Internet of Things graphic

commentary

(The National Interest)

December 7, 2015

Keeping Hackers Away from Your Car, Fridge, and Front Door

Photo by baluchis/Fotolia

by Lillian Ablon

Conficker, a computer worm whose sophisticated botnet (a network of infected computers) infected as many as 15 billion (that's with a “b”!) Windows PCs in late 2008, reared its ugly head again in mid-November. This time it had infected not laptops and PCs, but police body cameras—and what's more, comes shipped pre-installed from the manufacturer. Security researchers also made headlines in August by demonstrating their ability to remotely control a Jeep: They disabled braking and acceleration capabilities and managed to kill the engine.

Welcome to the age of the Internet of Things. From the time we wake up in the morning until we go to bed at night, we are living in a world in which we are increasingly surrounded by Internet- and network-connected things. By 2020, the number of connected devices is expected to outnumber the number of connected people by a ratio of 6 to 1, according to research by Cisco.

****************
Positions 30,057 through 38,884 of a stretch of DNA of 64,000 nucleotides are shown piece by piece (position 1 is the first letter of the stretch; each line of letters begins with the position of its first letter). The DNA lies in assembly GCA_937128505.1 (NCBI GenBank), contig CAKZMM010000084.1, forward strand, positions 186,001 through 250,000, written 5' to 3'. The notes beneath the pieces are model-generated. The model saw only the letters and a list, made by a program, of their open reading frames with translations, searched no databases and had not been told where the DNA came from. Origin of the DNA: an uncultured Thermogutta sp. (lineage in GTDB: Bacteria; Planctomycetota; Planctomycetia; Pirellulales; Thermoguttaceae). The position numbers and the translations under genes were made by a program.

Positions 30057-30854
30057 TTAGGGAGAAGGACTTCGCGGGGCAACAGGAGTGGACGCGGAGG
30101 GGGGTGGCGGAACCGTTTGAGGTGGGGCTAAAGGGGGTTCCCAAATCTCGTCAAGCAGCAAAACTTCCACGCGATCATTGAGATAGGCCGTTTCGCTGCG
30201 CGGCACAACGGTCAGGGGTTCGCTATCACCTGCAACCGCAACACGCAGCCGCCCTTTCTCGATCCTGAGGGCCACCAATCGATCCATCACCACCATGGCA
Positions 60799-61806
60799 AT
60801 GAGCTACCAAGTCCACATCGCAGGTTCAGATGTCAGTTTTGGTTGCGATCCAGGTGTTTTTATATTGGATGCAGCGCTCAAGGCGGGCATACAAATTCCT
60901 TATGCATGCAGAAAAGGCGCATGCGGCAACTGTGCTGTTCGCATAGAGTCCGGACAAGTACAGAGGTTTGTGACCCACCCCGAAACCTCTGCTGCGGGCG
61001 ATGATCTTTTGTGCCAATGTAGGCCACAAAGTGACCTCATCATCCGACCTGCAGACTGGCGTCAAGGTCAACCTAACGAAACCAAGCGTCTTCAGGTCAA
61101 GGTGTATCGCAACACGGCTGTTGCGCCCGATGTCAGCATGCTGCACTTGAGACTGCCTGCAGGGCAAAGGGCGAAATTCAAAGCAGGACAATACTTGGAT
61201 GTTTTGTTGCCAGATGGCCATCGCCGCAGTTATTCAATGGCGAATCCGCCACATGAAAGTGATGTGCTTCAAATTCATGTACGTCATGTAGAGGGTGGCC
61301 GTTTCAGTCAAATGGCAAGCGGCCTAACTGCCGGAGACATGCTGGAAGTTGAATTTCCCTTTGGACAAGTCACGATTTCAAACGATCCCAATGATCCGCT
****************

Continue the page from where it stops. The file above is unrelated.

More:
More and more of the world has a digital component. Insulin pumps are enabled with Bluetooth, pacemakers and cochlear implants are connected to a network, and refrigerators have IP addresses. Cars are essentially computers on wheels, and the lock on the front door of a home can be controlled by a smartphone from anywhere in the world.

This Internet of Things creates opportunities for technology to make our lives easier and healthier, providing instantaneous access and reach to technology and information. Our health can be monitored with Fitbits, devices worn on the wrist or body that can track sleep patterns, heart rate and even blood pressure. The Nest brand thermostat can digitally adapt to our daily patterns, while doorbell cameras can identify the person at the door and send an instant alert to a smartphone.

But the electronic comes with inherent risks. Researchers estimate that there are between 4.9 billion and 25 billion connected “things,” mainly computers, mobile phones, and traditional computing components. For the most part, we know how to protect these kinds of devices, and the risks are manageable…

The remainder of this commentary is available at nationalinterest.org.


Lillian Ablon is a researcher at the nonprofit, nonpartisan RAND Corporation, where she recently studied the security of the Internet of Things for the RAND Center for Global Risk & Security.

This commentary originally appeared on The National Interest on December 7, 2015. Commentary gives RAND researchers a platform to convey insights based on their professional expertise and often on their peer-reviewed research and analysis.